Bruschi takes part in Pats' workout

Linebacker's ailing leg `coming along well'

aides miss out on job openings

Pro Football

Super Bowl notebook

January 27, 2004|By Jamison Hensley and Ken Murray | Jamison Hensley and Ken Murray,SUN STAFF

HOUSTON -- New England's Tedy Bruschi participated in the team's light workout yesterday.

The starting inside linebacker hurt his right calf in the AFC championship game on Jan. 18 and is getting treatment on it three or four times a day. He was the team's second-leading tackler this season and scored three touchdowns.

"Ted's coming along well," said Patriots coach Bill Belichick, who is known for being tight-lipped about injuries. "He did some work today. So it's coming along fine."

Crennel, Weis left out

Romeo Crennel and Charlie Weis were victims of the Patriots' success.

The Oakland Raiders, who hired Norv Turner as coach yesterday, were the last of seven NFL teams to fill their head coaching vacancy, leaving the New England coordinators without a chance to get a head coaching job.

The league's tampering rules prohibit teams with openings from offering jobs to coaches for playoff teams until their season is completed.

"We didn't make the rules," Belichick said. "We just abide by them. I was in a Super Bowl and ended up coaching the following year in Cleveland [in 1991]. Sometimes it happens. Sometimes it doesn't."

Mum's the word

Carolina Panthers coach Mike Fox can be a man of few words when he wants to be. Like yesterday, when he was asked about his abrupt departure from the Oakland Raiders during training camp in 1996.

Fox was starting his third season as defensive coordinator for the Raiders when he walked away over an undisclosed disagreement, presumably with Raiders owner Al Davis.

When reminded of his bold decision in a news conference, Fox was at his cryptic best.

"I decided I wanted to move in a different direction," he said. "I resigned and I left."

Fox joined the St. Louis Rams as a consultant under coach Rich Brooks for the rest of the 1996 season. He broke down tape, but didn't coach.

"I worked five days a week," he said. "It was an enjoyable year."

Fox returned to the sideline the following season as defensive coordinator with the New York Giants, with whom he remained until getting the Panthers' coaching position in 2002.

Different strokes

Panthers running back Stephen Davis didn't bring a camera to Houston. Linebacker Will Witherspoon did. Davis is in his eighth NFL season, Witherspoon his second. Even teammates treat the Super Bowl differently.

"I've got my camera," Witherspoon said. "I should have brought a couple more things to document you [the media]. You've got to get it all because you never know when you're going to be here next. ... So it's good to document it and keep those memories fresh, and put them into something you can keep and store for life."

Davis said he will store it all in his memory bank.

"If you're not here, you won't be able to see it through me," he said. "I'm not going to take pictures; it's all going to be a memory for me because it's something that I want to enjoy personally. Just have fun, but the game is the most important thing here. I think that the team knows that and I know that."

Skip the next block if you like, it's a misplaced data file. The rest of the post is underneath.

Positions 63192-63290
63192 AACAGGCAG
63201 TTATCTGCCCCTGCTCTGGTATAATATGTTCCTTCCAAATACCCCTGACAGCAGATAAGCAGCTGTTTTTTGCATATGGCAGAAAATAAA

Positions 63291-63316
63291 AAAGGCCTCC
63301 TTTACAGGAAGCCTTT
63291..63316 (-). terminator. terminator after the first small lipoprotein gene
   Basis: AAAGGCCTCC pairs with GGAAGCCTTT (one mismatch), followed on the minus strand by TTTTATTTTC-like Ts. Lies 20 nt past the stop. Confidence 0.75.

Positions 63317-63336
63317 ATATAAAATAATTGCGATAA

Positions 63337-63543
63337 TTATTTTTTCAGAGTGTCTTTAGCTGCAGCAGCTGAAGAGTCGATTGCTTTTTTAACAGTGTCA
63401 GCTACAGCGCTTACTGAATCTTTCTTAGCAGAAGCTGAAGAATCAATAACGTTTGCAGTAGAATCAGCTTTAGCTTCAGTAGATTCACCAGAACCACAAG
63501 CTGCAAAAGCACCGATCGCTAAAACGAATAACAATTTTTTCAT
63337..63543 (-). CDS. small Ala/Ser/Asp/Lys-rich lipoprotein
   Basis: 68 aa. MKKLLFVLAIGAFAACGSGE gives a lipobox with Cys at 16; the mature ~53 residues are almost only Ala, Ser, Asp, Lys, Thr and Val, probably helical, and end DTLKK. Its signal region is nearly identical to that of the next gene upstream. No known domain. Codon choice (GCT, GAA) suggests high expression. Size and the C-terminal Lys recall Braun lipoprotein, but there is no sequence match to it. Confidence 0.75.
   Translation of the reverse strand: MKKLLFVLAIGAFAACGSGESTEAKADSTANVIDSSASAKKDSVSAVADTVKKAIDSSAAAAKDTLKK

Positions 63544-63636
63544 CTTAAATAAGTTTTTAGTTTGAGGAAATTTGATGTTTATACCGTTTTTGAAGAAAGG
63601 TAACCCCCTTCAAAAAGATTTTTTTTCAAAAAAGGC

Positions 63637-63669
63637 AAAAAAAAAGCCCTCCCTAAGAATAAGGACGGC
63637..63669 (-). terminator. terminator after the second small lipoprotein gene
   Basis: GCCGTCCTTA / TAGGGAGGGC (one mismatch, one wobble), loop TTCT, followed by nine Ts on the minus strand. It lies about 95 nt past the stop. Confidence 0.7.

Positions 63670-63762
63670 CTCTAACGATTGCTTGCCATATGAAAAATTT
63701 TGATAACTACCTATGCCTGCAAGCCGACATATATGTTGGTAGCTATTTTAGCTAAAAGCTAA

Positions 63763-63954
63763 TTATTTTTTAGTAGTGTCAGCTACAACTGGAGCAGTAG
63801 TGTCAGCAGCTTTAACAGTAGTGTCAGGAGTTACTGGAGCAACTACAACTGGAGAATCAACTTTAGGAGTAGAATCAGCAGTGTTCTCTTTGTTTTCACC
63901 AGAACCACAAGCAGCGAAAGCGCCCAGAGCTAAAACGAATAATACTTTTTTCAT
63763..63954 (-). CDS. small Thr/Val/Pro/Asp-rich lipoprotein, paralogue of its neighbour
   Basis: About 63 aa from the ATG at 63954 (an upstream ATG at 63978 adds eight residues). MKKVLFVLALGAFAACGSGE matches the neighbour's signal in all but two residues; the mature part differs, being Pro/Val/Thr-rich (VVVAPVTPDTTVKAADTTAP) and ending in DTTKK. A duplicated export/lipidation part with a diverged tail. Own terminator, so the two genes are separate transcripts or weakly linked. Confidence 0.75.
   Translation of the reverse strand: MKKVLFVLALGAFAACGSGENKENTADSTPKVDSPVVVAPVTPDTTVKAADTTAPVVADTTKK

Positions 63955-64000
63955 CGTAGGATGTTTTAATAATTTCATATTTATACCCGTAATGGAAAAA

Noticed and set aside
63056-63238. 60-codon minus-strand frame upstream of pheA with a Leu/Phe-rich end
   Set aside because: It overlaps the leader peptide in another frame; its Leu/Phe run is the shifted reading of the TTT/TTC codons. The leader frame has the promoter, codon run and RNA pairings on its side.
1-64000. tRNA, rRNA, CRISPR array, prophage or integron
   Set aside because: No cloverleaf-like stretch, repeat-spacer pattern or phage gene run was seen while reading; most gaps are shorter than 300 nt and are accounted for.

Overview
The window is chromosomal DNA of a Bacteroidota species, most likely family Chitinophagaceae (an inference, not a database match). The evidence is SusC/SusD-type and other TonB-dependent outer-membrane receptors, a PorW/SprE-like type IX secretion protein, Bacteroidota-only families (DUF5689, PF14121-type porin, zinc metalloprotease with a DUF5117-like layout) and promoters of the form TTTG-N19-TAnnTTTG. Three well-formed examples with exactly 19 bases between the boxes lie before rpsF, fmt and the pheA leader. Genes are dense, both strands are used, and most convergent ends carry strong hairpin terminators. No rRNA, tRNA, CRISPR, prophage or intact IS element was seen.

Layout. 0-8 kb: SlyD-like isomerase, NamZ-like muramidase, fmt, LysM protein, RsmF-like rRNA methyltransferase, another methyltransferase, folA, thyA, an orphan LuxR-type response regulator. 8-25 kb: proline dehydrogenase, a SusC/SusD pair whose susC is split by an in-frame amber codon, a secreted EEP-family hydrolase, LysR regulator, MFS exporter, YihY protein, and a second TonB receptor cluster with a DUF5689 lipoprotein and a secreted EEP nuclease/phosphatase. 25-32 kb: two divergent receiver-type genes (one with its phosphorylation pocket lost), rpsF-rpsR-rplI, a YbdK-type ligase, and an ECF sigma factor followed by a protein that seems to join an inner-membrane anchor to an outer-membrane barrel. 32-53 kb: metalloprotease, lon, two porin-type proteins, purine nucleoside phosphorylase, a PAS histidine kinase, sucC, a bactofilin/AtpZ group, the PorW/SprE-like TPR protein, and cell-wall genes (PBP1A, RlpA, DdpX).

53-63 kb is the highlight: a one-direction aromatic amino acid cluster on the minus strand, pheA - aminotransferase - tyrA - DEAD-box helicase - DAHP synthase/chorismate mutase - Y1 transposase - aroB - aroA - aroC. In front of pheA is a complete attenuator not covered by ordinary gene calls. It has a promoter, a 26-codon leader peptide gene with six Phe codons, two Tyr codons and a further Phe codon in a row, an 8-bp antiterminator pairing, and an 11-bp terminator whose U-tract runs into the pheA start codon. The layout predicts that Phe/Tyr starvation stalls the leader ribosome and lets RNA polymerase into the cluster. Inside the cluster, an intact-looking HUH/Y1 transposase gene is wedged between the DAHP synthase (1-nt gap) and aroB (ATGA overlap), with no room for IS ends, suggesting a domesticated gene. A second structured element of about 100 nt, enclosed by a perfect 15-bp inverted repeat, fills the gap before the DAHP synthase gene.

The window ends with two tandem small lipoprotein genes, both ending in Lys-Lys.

Too close for comfort

This Super Bowl touches close to home for Richard Seymour.

The Patriots' Pro Bowl defensive lineman grew up in Gadsden, S.C., which is about 45 minutes outside of Charlotte, N.C., where the Panthers are based.

"I tell my father all the time, I can't let the Panthers win or I can't go home," Seymour said.

Fans flock back

The last time the Panthers played the Patriots in a game that counted, New England handed Carolina its 15th straight loss in the 2001 season finale. The game, in Charlotte, seemed like a road game to Panthers linebacker Dan Morgan.

"It was a bad feeling," Morgan said. "We got blown out and it was all New England fans. We were glad to see our fans back in the stadium this year."

Some 10,000 Panthers fans went to the airport Sunday to see the team off in inclement weather.

Pause that refreshes

The two-week break has helped refresh the Panthers in general and Davis in particular. After he strained his left quadriceps in the divisional round win at St. Louis, Davis had minimal practice time. He played in the NFC championship at Philadelphia, but didn't participate in last week's practices in Charlotte.

Yesterday, Davis returned to practice, took his full share of snaps and was deemed recovered from the leg injury. "He's as full strength as I've seen him," Fox said.

"I think we needed it," Davis said of the extra week to rest injuries. "We haven't had a bye since the third week of the season."

Polishing up the plan

Fox wants to treat this as a normal workweek, but with one distinct difference. He already installed 75 percent of his game plan back in Charlotte and will apply the rest here.

"We've got to keep their interest this week," Fox said. "We'll go through our same sequence ... [and] just tweak our game plan."

The Panthers won't have a curfew until tomorrow night.

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